Less NGOs, more police. Photo: Atle Staalesen

Free voices choke in Russia’s dying civil society

Additional pressure is put on the non-governmental sector as the Kremlin takes aim at independent civil society leaders.
May 31, 2016

In what appears to be a new state-orchestrated campaign, Russian prosecutors point their finger on individual leaders and activists, a new report from the NGO Lawyers Club concludes.

In the first campaign phase, the authorities sought to eliminate foreign sources of NGO financing, and also sharply limit the number of NGOs working in the field of human rights, environment and other civic activity. In this second phase, they are applying personal pressure against the most active NGO representatives. 

«This trend is only starting to manifest itself […] and could fully unfold in the very near future», the authors of report say. 

They list a number of recent cases where prosecutors have taken action against prominent NGO representatives. Among the victims is founder of «Golos» Liliya Shibanova.

According to the lawyers, Russia’s independent civil society is now threatened by «complete extinction». That would subsequently allow the authorities to violate human rights and democratic principles without any public disclosure, they argue. Already today, in a number of Russian regions, there are hardly any independent NGOs left at all.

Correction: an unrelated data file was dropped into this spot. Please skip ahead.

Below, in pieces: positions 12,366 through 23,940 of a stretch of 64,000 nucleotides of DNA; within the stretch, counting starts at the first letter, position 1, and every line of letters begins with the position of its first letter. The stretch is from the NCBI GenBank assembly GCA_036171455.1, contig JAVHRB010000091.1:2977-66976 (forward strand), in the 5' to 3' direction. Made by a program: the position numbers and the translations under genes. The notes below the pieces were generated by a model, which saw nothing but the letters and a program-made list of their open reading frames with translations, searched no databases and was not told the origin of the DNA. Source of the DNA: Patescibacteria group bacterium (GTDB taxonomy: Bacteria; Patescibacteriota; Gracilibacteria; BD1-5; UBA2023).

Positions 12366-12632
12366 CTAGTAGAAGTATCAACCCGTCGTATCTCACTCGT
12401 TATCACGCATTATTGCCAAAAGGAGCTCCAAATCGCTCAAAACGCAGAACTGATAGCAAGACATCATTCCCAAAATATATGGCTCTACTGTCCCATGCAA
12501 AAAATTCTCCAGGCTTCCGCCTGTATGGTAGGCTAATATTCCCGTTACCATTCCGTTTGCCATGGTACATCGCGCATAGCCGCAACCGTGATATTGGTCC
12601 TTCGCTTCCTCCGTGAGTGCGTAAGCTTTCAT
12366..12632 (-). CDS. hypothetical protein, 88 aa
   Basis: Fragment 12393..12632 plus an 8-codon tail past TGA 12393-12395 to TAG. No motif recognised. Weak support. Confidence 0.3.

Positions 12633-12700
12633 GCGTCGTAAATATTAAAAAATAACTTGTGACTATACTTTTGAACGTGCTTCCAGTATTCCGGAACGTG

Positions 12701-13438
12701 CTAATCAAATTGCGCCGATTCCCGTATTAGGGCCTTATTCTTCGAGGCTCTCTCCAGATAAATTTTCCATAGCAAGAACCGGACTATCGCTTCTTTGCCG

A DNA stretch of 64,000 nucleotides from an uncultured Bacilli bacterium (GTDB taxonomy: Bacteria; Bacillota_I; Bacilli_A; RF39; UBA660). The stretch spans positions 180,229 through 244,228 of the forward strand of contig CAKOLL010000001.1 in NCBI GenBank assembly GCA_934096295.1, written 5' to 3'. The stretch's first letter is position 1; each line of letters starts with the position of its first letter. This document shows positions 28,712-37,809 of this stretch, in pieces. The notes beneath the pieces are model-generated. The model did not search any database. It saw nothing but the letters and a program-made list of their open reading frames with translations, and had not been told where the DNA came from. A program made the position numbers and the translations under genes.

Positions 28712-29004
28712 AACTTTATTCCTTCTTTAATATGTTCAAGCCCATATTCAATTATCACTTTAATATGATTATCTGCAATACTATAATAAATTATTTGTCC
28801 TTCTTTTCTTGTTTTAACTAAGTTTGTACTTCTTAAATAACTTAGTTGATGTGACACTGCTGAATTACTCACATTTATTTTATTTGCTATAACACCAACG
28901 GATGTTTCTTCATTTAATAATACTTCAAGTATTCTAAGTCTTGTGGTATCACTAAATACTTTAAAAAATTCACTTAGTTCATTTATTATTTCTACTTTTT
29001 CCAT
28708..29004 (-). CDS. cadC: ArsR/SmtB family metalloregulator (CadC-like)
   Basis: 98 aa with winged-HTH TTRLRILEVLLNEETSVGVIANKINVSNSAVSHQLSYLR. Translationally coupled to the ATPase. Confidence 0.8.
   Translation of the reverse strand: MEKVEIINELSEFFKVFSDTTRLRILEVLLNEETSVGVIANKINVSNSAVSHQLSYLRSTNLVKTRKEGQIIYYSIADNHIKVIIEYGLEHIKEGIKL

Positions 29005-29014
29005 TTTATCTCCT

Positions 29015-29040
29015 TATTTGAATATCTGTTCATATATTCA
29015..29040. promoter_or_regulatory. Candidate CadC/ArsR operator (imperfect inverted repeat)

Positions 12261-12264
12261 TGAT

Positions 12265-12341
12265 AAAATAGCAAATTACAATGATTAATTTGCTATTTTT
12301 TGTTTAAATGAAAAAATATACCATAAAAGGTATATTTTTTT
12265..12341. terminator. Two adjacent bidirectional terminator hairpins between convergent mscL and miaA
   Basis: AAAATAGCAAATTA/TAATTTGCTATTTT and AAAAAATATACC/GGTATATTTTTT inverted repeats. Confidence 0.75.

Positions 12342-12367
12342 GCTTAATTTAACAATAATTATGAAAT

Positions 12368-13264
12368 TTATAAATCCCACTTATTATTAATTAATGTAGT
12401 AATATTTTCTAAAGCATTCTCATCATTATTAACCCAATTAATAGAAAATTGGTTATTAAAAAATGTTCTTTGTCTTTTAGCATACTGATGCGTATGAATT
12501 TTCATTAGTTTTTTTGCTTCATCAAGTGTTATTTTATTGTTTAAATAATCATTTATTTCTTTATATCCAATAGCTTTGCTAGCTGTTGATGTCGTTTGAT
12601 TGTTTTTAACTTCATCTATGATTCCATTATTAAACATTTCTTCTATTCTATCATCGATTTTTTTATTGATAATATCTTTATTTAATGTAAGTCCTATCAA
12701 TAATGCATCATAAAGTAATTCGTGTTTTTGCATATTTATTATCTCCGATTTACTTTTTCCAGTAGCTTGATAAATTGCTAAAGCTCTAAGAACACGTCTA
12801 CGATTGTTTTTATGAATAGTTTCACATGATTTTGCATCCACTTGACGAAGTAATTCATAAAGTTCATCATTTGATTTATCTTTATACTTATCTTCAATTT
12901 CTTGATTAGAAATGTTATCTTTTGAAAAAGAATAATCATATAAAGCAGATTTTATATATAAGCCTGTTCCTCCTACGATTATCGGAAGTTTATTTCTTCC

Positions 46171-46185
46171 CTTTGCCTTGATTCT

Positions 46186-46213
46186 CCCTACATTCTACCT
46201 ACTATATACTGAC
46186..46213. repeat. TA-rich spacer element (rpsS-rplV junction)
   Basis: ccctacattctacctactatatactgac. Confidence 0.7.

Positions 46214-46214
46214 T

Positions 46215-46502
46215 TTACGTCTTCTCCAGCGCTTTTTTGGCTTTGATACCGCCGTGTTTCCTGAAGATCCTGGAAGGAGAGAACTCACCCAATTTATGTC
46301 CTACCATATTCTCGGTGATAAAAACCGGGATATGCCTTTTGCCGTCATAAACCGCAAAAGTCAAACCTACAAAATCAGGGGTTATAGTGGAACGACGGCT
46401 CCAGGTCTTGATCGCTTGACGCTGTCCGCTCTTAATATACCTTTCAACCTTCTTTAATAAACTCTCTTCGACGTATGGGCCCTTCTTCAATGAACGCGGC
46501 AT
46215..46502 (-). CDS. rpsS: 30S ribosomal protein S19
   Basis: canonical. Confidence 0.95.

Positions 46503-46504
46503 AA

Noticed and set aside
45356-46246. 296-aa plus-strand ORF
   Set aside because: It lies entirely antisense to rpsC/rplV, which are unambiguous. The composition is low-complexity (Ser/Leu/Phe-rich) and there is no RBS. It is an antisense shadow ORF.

«There will practically be no one left in the country to protect human rights».

The report leans on figures from the Ministry of Justice, which show that the number of NGOs in the country has plummeted from more than 600,000 in the early 2000s to only 223,000 in 2016. 

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The real problems started when Russia introduced its Foreign Agents law in 2012.

Today, the Foreign Agents law can be applied on any NGO in the country. This means that the state can liquidate an independent organization at any time for any formal violation, the lawyers say. 

«As a result of enhanced NGO control, they can create such a situation for an organization that it simply is not possible for it to exist, as it spends all its time defending itself in court or protecting itself against illegal inspections and major fines».

By May 15th, a total of 97 organizations were on the foreign agents. Among their fields of focus are human rights, environmental protection, healthcare and cultural heritage. There is also one publishing house and one business association included, the report reads.

Representative of the Lawyers Club Maksim Olenichev says to newspaper Vedomost that «there is a process ongoing of transforming the civil society - the independent organizations must die, while more and more presidential grants are allocated to the NGOs which imitate civil society»

Leader of international group Agora, Pavel Chikov says to the same newspaper that «all leaders of independent Russian NGOs are under risk of prosecution». 

«The general sense in the sector is that no one expects anything good from this regime, [but] the sector is working and tries to adapts to the aggressive environment».

The NGO Lawyers Club is a non-governmental union of law experts working with and for the NGO sector in Russia. The report is published by the HRR Center, a legal resource for NGOs.

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